The right of publicity — the legal doctrine that protects the right of celebrities to control and profit from their names, likenesses, and other aspects of their identities — is a familiar topic for us here. But it can be a more complicated subject than we sometimes give it credit for. Unlike copyright and trademark law, which are (mostly) defined by federal statutes that provide for consistent nationwide rules, the right of publicity is exclusively a creature of state law. And, thanks to the patchwork of inconsistent and often confusing state laws that have evolved over the years (with heavy influence and lobbying from the heirs of particularly valuable/merchandisable celebrities, like Elvis Presley and Albert Einstein), its application to the dearly departed can get pretty quirky. For example:
Are you a celebrity who died as a California resident? Great — your heirs can exclusively exploit your name and likeness for another 70 years! Oh, were you actually a New York resident when you died? Just kidding, then, your heirs are totally out of luck, and unauthorized t-shirts with your face will be hitting stores shortly. That is, unless, your heirs sue in Washington or Indiana, which purport to apply their right of publicity laws to any individual, regardless of whether the celebrity’s state of domicile recognizes the right. Unless, of course, the federal courts decide that those laws are unconstitutional (a conclusion reached by a Washington district court in a 2011 case involving Jimi Hendrix; the Ninth Circuit will be making its own ruling soon). And even among those states that expressly recognize a post-mortem right of publicity, there is broad disagreement about the length of protection afforded, the retroactivity of the statutes, and a whole host of other issues. Got it? Don’t worry, nobody else does either.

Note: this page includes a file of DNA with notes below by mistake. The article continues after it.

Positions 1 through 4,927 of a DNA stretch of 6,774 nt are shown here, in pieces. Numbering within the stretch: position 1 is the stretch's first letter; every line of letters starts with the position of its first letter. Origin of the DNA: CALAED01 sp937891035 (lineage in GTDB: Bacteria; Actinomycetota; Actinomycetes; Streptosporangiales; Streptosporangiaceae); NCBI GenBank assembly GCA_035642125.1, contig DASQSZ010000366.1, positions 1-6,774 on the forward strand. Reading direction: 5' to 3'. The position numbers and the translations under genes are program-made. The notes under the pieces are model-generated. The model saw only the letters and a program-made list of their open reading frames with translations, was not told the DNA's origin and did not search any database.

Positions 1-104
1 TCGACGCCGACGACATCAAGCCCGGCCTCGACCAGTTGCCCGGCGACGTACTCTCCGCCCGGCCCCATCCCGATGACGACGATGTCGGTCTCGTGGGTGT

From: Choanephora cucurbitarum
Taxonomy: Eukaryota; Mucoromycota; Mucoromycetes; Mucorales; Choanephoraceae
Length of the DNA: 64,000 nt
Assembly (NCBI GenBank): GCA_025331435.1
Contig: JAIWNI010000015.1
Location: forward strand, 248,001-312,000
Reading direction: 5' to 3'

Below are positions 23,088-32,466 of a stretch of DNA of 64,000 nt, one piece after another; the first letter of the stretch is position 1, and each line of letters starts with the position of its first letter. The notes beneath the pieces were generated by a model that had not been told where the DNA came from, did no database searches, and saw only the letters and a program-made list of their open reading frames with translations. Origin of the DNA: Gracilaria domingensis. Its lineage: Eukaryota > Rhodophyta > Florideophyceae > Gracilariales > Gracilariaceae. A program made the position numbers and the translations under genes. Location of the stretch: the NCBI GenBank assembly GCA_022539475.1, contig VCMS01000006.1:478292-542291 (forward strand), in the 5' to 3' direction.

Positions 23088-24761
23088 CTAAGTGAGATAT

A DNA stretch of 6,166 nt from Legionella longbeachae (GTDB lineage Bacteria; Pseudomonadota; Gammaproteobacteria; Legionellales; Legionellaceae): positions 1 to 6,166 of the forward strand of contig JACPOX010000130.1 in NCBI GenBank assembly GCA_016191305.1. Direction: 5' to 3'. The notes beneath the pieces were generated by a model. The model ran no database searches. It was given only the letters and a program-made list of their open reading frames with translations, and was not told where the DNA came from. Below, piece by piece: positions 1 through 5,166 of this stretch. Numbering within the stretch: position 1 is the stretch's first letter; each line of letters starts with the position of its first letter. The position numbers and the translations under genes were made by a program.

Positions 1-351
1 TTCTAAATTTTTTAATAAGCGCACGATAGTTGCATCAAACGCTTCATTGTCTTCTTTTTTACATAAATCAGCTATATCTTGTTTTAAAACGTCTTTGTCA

Just ask the lawyers for the estate of Marilyn Monroe, whose recent unsuccessful right of publicity lawsuit could be “Exhibit A” in renewed effort to enact a federal right of publicity law.
Last week, the Ninth Circuit held that Monroe’s estate could not assert rights in the actress’ name and likeness under California law — rights that reportedly fetched $27 million last year alone. The reason, of course, was not that California law doesn’t recognize a post-mortem right of publicity (it does), but because California’s law only applies to celebrities who were domiciled in California at the time of their death. Monroe’s estate now makes that very claim. The only problem was that for years before, the estate represented that Monroe had died domiciled in New York, not California — apparently to avoid paying inheritance taxes to the Golden State. Relying on the doctrine of judicial estoppel, the Court held that Monroe’s estate could not have it both ways — representing that the actress lived in California only when it suited the estate’s present purposes. Recalling Monroe’s oft-quoted line “If you’re going to be two-faced, at least make one of them pretty,” the Court noted that there was “nothing pretty” about the estate’s “about-face on the issue of domicile.”
The Monroe estate’s latest legal setback may be particularly frustrating to its lawyers, given that California’s posthumous right of publicity law was recently amended to apply retroactively (i.e., to celebrities like Monroe, who died before the post-mortem right of publicity law was enacted) — specifically in response to previous right of publicity decisions that were adverse to the Monroe estate.
However one might feel about the question of whether Marilyn Monroe’s heirs, in particular, get a monopoly on the right to use her name and likeness now that she’s gone, the fact that so much turns on the vagaries of state law (and that these state laws wind up in flux seemingly based on the needs of one dead celebrity at a time) should give us pause. For those celebrities fortunate enough to die with their licensing value intact, name and likeness merchandising is big business — and with many transactions now taking place online, that business is more national in scope than ever.
The obvious answer is a federal right of publicity law, just like we have for copyrights and trademarks. A uniform law will smooth out the state-by-state vagaries and provide both business owners and celebrities with certainty. Until that law arrives, though, you can look forward to more tricky case-by-case decisions like the one just handed down about Marilyn Monroe — and to lawyers jetting around on a nationwide quest for the most favorable state law available for any given lawsuit.